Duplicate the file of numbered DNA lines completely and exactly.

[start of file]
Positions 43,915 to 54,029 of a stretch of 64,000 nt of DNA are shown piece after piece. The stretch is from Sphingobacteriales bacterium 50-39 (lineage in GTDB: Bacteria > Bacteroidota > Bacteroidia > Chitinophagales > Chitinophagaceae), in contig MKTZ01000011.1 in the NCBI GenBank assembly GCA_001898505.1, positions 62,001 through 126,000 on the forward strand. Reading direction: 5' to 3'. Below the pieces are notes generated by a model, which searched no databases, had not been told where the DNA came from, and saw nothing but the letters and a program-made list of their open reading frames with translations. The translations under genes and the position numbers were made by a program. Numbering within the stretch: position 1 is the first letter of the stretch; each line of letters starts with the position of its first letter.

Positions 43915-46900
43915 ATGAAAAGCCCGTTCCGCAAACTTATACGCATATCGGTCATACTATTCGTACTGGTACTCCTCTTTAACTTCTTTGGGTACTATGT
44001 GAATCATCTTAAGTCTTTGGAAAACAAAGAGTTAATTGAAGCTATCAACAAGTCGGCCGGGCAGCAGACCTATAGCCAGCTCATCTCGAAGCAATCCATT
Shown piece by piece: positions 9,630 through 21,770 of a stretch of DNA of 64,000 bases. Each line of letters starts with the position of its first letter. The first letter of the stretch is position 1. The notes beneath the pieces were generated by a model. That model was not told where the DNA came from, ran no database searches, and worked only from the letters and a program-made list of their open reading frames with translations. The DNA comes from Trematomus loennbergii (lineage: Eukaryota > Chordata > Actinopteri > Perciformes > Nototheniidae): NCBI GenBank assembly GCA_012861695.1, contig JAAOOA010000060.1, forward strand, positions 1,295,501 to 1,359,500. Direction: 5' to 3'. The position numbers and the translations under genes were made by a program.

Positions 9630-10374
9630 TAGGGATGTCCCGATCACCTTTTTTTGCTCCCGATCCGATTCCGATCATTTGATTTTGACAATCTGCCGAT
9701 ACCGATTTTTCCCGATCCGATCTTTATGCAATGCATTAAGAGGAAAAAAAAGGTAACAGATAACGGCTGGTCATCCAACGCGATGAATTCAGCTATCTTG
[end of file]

Positions 43,915 to 54,029 of a stretch of 64,000 nt of DNA are shown piece after piece. The stretch is from Sphingobacteriales bacterium 50-39 (lineage in GTDB: Bacteria > Bacteroidota > Bacteroidia > Chitinophagales > Chitinophagaceae), in contig MKTZ01000011.1 in the NCBI GenBank assembly GCA_001898505.1, positions 62,001 through 126,000 on the forward strand. Reading direction: 5' to 3'. Below the pieces are notes generated by a model, which searched no databases, had not been told where the DNA came from, and saw nothing but the letters and a program-made list of their open reading frames with translations. The translations under genes and the position numbers were made by a program. Numbering within the stretch: position 1 is the first letter of the stretch; each line of letters starts with the position of its first letter.

Positions 43915-46900
43915 ATGAAAAGCCCGTTCCGCAAACTTATACGCATATCGGTCATACTATTCGTACTGGTACTCCTCTTTAACTTCTTTGGGTACTATGT
44001 GAATCATCTTAAGTCTTTGGAAAACAAAGAGTTAATTGAAGCTATCAACAAGTCGGCCGGGCAGCAGACCTATAGCCAGCTCATCTCGAAGCAATCCATT
Shown piece by piece: positions 9,630 through 21,770 of a stretch of DNA of 64,000 bases. Each line of letters starts with the position of its first letter. The first letter of the stretch is position 1. The notes beneath the pieces were generated by a model. That model was not told where the DNA came from, ran no database searches, and worked only from the letters and a program-made list of their open reading frames with translations. The DNA comes from Trematomus loennbergii (lineage: Eukaryota > Chordata > Actinopteri > Perciformes > Nototheniidae): NCBI GenBank assembly GCA_012861695.1, contig JAAOOA010000060.1, forward strand, positions 1,295,501 to 1,359,500. Direction: 5' to 3'. The position numbers and the translations under genes were made by a program.

Positions 9630-10374
9630 TAGGGATGTCCCGATCACCTTTTTTTGCTCCCGATCCGATTCCGATCATTTGATTTTGACAATCTGCCGAT
9701 ACCGATTTTTCCCGATCCGATCTTTATGCAATGCATTAAGAGGAAAAAAAAGGTAACAGATAACGGCTGGTCATCCAACGCGATGAATTCAGCTATCTTG